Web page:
Extremely early in my own recovery, while I was still angry and in a whole lot of pain, I heard a little old woman who had been sober for over 40 years share something that blew my mind in a way I didn’t see coming.
She began to share about how life guards are trained. I remember thinking to myself, “What the hell does this have to do with anything???” She began by saying that when they train life guards, they train them not to jump right in to save the drowning person, they have to let them struggle first. I could feel myself getting aggravated and thought to myself, “This is bullshit, pure bullshit, it has nothing to do with drinking at all.” She seemed to talk forever and went on and on about how a drowning person in a panic can pull a lifeguard down with them if they rush in. The guards are trained to wait until the person has to surrenders to their situation before rushing in. By this time, it felt like she was talking forever and a very irritated little me almost shot off at the mouth but then she said something that made complete sense and hit me like a battering ram. She said that’s how recovery works, you have to completely surrender before you will allow someone to come in and help you and unless you do and admit defeat, you’ll just keep drowning yourself in alcohol. Of course then, I felt like hell for cursing the woman out under my breath. With 40 years of sobriety under her belt you’d think I’d realize she actually may have something significant to say. Of course I didn’t.
The more I thought about what she said, the more it festered in my brain. I thought about how many times over the years that most people in my life treated my drinking like the elephant in the room nobody wanted to talk about, but when they did, I would get angry and defensive. Thinking they didn’t know what they were talking about and how I wasn’t hurting any one. Then I thought about the defeat and pain I felt when I saw the video tape of what turned out to be my last drunk. I saw what I turned into when I was drunk and the pain I was causing my wife. I was like Humpty Dumpty when he fell of the wall. I was completely broken and had no amount of denial left in my body. My pain was finally more debilitating than my fears . I finally surrendered to the fact that I had a problem and needed help.
In order for any kind of recovery method to work, you must first admit that it’s YOU that has a problem, your life is out of control and you need help to fight the addiction. I don’t care what your choice of poison is; drugs, pills, booze, the outcome is all the same. If you continue to live in denial or try to convince yourself that you can do this on your own, you’ll always remain a part of the vicious cycle of addiction. You ride that dangerous roller coaster long enough, sooner or later it will derail and end up killing you. In order to get and stay sober, you must be willing to admit that you have a problem and do whatever it takes to work on your sobriety. Willingness is also a major part of recovery. If you’re not willing to do whatever it takes in order to maintain your sobriety, then you will end up back where you started. Your sobriety MUST come before everything else, your wife, your husband, your kids, your job etc…..If you do not put your recovery above all that, than you’ll be no good to them when you go back out. The first thing you put before your sobriety will be the last thing you lose.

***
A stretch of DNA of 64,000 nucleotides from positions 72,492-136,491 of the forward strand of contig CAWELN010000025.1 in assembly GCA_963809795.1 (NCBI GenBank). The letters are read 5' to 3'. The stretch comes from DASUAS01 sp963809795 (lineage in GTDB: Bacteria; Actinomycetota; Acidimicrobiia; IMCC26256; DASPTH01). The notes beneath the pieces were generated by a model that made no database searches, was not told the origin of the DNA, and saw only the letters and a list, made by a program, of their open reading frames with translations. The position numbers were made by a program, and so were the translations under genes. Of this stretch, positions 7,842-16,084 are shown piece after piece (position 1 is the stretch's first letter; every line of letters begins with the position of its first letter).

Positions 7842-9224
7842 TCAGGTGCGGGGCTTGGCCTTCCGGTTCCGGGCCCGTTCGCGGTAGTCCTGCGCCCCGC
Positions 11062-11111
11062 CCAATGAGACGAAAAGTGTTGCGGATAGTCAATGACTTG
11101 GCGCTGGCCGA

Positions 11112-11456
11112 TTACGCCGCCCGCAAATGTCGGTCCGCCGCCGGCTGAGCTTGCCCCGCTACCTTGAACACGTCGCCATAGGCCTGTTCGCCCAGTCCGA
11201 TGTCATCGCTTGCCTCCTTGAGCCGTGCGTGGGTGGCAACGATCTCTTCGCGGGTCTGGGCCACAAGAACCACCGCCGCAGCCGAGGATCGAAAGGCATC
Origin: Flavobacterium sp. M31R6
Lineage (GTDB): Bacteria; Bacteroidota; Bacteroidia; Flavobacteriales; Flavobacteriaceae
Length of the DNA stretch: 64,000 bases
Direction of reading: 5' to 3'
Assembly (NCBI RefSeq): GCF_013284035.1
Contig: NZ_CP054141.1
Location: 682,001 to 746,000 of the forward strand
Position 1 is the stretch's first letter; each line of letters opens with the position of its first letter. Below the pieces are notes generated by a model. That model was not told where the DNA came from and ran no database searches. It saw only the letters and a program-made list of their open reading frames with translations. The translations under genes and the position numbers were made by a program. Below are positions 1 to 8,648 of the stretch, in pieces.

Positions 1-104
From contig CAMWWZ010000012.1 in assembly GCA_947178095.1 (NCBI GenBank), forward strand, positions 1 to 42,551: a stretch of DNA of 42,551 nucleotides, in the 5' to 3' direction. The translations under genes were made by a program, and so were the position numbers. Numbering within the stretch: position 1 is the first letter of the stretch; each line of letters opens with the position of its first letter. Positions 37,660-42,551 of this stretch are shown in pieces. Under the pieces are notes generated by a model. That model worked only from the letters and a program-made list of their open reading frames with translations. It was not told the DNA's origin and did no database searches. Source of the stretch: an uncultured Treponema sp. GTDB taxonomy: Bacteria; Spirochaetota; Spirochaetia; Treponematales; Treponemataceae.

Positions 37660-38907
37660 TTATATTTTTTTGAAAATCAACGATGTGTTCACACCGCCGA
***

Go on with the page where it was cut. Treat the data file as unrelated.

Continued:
If you continue to live in denial, the disease will kill you, if you continue to feel sorry for yourself, the disease will kill you, if you continue to think you can do it on your own, the disease will kill you. Those are just pure facts. You MUST first Surrender before any kind of changes are made. Those changes don’t come fast either, you didn’t become an alcoholic over night, you’re not going to put your life back together over night either. Some take a bit longer to get things on track depending on how long you were out there and how much damage you caused. The length of time it takes to repair your life doesn’t matter as long as you’re doing what needs to be done in order to stay on track. What’s your rush? You have the rest of your life.
I haven’t seen that woman since that day but I think about her often. It sounds crazy, but I sometimes think she was put there just to teach me a lesson I needed to learn. Today I carry her words to my own sponcees and all those who are new to the recovery process. Over the years, I’ve seen “me” in other newcomers and I get this smile on my face because I remember feeling that fear and uncertainty. I also remember the first time I opened my eyes and suddenly felt a wave of hope come over me rather than dread. I remember the first time I found myself looking forward to the day. I remember all to well the first time I felt a wave of gratitude for the fact that I finally surrendered.
AJ Menendez, Master Male Illusionist